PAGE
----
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After the success of “Shine” — the 1998 Down Under drama about a piano prodigy (Geoffrey Rush) with a personality disorder — its director, Scott Hicks, was dispatched to Hollywood and went off on a busy run that kept him far afield for long stretches of time. There were three big features: “Snow Falling on Cedars,” adapted from the David Guterson bestseller; “Hearts in Atlantis,” from the Stephen King book, with Anthony Hopkins starring; and “No Reservations,” the Catherine Zeta-Jones restaurateur romancer.


Now, with “The Boys Are Back,” an effective weepie about a father forced to juggle work and single-parenting duties after his wife dies, Hicks was able to return home. Quite literally.


“The incredible luxury with this film was being able to sleep in my own bed at night,” says Hicks, on the phone from South Australia. “In fact, when we were shooting in the house locations, I have a beach house which is much closer to that location than to the city, so I was in my holiday house while I was working, which is kind of cool. ... One of the scenes in the film is shot from the balcony of my beach house, so it really got close to home.”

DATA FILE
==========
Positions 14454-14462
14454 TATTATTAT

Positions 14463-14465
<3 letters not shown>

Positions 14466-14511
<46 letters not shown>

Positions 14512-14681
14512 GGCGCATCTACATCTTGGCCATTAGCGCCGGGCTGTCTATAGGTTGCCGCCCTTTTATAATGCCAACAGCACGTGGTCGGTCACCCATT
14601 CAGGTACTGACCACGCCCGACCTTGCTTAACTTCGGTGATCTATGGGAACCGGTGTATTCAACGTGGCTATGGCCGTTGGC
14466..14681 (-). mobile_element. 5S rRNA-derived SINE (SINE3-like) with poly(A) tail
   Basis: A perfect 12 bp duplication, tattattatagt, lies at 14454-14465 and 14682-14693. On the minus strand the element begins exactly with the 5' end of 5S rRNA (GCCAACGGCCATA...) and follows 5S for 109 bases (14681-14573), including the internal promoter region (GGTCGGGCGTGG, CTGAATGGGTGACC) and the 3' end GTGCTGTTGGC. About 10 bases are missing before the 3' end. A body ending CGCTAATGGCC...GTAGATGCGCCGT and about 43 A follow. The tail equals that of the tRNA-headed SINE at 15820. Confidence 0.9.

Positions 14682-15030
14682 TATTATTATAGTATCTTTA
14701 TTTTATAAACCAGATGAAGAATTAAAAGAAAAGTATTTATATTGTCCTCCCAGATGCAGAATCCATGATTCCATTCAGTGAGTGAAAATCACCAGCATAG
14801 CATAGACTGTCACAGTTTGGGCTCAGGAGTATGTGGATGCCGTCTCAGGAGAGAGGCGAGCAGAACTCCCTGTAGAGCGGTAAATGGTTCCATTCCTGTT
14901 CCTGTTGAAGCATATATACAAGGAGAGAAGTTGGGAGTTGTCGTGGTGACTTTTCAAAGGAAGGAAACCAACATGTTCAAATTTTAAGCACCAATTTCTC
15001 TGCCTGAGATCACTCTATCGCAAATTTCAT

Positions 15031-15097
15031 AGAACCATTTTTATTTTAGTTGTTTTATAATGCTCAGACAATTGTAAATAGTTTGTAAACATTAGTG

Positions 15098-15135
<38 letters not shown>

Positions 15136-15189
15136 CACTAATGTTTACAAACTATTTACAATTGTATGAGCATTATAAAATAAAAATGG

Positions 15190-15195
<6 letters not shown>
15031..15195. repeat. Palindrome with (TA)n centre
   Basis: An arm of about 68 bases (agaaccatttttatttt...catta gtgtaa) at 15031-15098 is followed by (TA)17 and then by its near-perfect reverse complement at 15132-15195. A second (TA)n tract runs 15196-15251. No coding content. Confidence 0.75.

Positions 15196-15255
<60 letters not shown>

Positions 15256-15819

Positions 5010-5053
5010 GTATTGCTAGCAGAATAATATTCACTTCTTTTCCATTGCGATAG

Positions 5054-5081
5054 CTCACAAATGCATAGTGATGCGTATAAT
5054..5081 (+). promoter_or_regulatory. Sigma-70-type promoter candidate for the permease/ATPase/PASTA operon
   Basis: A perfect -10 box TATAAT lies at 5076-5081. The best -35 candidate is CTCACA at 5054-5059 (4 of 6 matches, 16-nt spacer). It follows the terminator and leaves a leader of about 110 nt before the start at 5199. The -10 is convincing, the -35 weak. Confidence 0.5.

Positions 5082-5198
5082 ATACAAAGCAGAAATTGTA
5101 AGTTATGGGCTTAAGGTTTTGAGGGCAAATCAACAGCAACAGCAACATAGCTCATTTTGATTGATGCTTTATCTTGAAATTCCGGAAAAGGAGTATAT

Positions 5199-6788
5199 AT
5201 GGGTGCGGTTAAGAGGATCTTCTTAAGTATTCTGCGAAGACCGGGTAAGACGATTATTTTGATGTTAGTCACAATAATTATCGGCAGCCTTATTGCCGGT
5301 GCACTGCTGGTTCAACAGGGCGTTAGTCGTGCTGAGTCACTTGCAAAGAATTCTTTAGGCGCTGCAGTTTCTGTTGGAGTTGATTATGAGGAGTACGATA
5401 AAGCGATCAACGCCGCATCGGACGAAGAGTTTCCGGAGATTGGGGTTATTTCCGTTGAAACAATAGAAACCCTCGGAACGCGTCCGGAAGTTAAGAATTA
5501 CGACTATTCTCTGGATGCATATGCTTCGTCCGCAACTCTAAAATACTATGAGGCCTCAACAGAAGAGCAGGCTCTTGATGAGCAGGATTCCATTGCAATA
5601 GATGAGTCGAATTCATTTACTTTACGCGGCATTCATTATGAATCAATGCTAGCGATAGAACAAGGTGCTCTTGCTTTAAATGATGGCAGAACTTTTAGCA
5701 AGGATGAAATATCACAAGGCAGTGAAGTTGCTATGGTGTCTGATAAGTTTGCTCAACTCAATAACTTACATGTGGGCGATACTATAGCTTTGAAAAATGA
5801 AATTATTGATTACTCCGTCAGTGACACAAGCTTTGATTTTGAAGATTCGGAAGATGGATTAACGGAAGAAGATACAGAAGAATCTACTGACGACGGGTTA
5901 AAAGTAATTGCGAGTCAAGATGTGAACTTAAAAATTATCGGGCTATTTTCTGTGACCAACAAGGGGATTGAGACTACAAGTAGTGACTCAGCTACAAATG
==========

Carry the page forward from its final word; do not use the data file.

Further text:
“The Boys Are Back,” adapted from the memoir of a popular Aussie sports journalist, boasts a formidable performance from Clive Owen. The film is a small and emotional affair, but the director opens things up by shooting some of the world’s most amazing landscapes: blond hills and lavender fields, teeming with kangaroos and wild birds, leading to a rocky coastline of breathtaking beaches and coves.


“What was wonderful to me was being able to take these elements in a story that I really loved and set them in a landscape that I not only understand but that I also really love,” says Hicks, who runs his own vineyard, Yacca Paddock (check out www.yaccapaddock.com), in the Adelaide Hills.


“This is where I come back to when I’m not working. It’s my source, and where I come to recharge, so it was quite inspirational to be able to use the landscape in this creative way.


“Emotionally, (the film) is a little chamber piece — it’s very much focused on the core set of relationships between the father and his sons ... But what I felt I was able to do was provide a sense of scale and some sort of grandeur, given how powerful the landscapes are.”

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